FAQ
Hi,

as far as I can see, boolean scorers always sum up scores of their
sub-scorers. It works, but in case of my application it's required to
multiply sub-scores.
Is there a simple/efficient way to do this (apart from modifying
lucene's source code)?
It seems to me that standard tricks (e.g. CustomScoreQuery or custom
Similarity) would not help me in this case.

Thanks in advance for helping!

- Pavel

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  • Ian Lea at Jul 26, 2011 at 11:01 am
    Have you tried CustomScoreQuery/CustomScoreProvider? Complicated but powerful.


    --
    Ian.


    On Mon, Jul 25, 2011 at 9:29 AM, Pavel Goncharik
    wrote:
    Hi,

    as far as I can see, boolean scorers always sum up scores of their
    sub-scorers. It works, but in case of my application it's required to
    multiply sub-scores.
    Is there a simple/efficient way to do this (apart from modifying
    lucene's source code)?
    It seems to me that standard tricks (e.g. CustomScoreQuery or custom
    Similarity) would not help me in this case.

    Thanks in advance for helping!

    - Pavel

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  • Pavel Goncharik at Mar 27, 2012 at 9:58 pm
    Dear Lucene users and developers,

    sorry for getting back to this old subject, but we are in the position
    of re-evaluating our current implementation, which uses re-compiled
    version of Lucene 3 with boolean scorers multiplying sub-scores. I was
    hoping that "flexible ranking" in Lucene 4 will provide a mechanism
    for that, but after a brief look it seems that "adition" is still
    locked in corresponding implementations of boolean scorers. I also can
    not see how CustomScoreQuery, suggested below, might help, so here we
    go again.

    To illustrate the problem with a simplified example, think of a
    boolean query, comprised of 3 sub-clauses (A and B and C):
    then if for document #1 the score for query A = 3, for B = 3, for C =
    3, then result score 3 + 3 + 3 = 9;
    and for another document #2 where score for A = 8, for B = 1 and for C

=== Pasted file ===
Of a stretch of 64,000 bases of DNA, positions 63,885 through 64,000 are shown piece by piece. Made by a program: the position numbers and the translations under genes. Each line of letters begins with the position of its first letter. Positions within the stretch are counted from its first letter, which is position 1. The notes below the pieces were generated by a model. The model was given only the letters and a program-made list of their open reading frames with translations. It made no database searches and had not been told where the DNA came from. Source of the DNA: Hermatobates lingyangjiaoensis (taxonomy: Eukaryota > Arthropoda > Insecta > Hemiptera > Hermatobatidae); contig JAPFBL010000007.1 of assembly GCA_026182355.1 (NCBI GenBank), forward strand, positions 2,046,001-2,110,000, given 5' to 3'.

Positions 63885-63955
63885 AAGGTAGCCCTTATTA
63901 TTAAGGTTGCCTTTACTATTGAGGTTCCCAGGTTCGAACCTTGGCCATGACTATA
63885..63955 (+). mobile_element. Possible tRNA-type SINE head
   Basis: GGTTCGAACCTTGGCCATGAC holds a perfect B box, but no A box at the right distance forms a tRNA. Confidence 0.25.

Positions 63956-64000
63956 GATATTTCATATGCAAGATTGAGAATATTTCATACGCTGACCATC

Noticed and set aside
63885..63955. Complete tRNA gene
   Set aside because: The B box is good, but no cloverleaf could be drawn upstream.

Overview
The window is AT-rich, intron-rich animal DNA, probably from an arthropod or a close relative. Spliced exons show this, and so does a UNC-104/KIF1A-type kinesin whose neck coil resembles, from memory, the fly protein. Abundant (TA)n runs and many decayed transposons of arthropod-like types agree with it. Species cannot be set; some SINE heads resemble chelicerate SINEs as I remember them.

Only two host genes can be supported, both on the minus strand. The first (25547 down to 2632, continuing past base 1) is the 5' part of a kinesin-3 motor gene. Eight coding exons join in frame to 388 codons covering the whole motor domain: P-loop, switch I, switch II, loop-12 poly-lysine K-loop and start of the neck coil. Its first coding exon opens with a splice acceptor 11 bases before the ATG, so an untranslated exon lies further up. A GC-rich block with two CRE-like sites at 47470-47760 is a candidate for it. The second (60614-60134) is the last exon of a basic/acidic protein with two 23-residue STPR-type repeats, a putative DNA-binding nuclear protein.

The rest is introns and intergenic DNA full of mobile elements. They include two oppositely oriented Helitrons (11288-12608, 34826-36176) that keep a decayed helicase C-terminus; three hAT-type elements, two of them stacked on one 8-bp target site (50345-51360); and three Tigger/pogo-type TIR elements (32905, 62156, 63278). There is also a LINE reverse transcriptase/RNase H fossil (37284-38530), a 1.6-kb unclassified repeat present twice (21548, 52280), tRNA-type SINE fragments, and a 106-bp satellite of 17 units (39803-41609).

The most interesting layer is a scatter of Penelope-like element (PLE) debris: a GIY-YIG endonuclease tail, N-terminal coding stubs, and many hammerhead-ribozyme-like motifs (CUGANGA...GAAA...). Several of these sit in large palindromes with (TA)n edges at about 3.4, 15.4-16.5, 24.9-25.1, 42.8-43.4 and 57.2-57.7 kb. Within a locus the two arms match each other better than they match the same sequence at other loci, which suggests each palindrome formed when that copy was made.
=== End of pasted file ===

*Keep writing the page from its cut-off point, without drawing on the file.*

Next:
= 1, result score 8 + 1 + 1 = 10.

    The thing is that in my case doc #1 is much more important, because
    its sub-clauses are "represented" much more evenly than in the doc #2,
    where B and C are represented poorly and it bubbles up only because of
    over-blown (for whatever reason) score of A. What's needed is some
    mechanism to represent poorness of B and C stronger - e.g. simple
    multiplication instead of addition, so that the score for doc #1 =
    3*3*3 = 27 and for doc #2 = 8*1*1 = 8, and doc #1 wins.

    1) do I miss something in Lucene 3 or 4?
    2) wouldn't it be much more flexible, if there was an easy-to-override
    method/parameter in e.g. Similarity or BooleanQuery, to be invoked by
    boolean scorers for calculating compound score of boolean sub-clauses?

    On Tue, Jul 26, 2011 at 1:00 PM, Ian Lea wrote:
    Have you tried CustomScoreQuery/CustomScoreProvider?  Complicated but powerful.


    --
    Ian.


    On Mon, Jul 25, 2011 at 9:29 AM, Pavel Goncharik
    wrote:
    Hi,

    as far as I can see, boolean scorers always sum up scores of their
    sub-scorers. It works, but in case of my application it's required to
    multiply sub-scores.
    Is there a simple/efficient way to do this (apart from modifying
    lucene's source code)?
    It seems to me that standard tricks (e.g. CustomScoreQuery or custom
    Similarity) would not help me in this case.

    Thanks in advance for helping!

    - Pavel

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  • Robert Muir at Mar 28, 2012 at 3:31 pm

    On Tue, Mar 27, 2012 at 5:58 PM, Pavel Goncharik wrote:
    1) do I miss something in Lucene 3 or 4?
    2) wouldn't it be much more flexible, if there was an easy-to-override
    method/parameter in e.g. Similarity or BooleanQuery, to be invoked by
    boolean scorers for calculating compound score of boolean sub-clauses?
    no. because its DisjunctionSumScorer. so it sums.
    practically speaking, if you want that to act like multiplication for
    ranking purposes, can't you just take the log in your similarity?

    --
    lucidimagination.com

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groupjava-user @
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postedJul 25, '11 at 8:30a
activeMar 28, '12 at 3:31p
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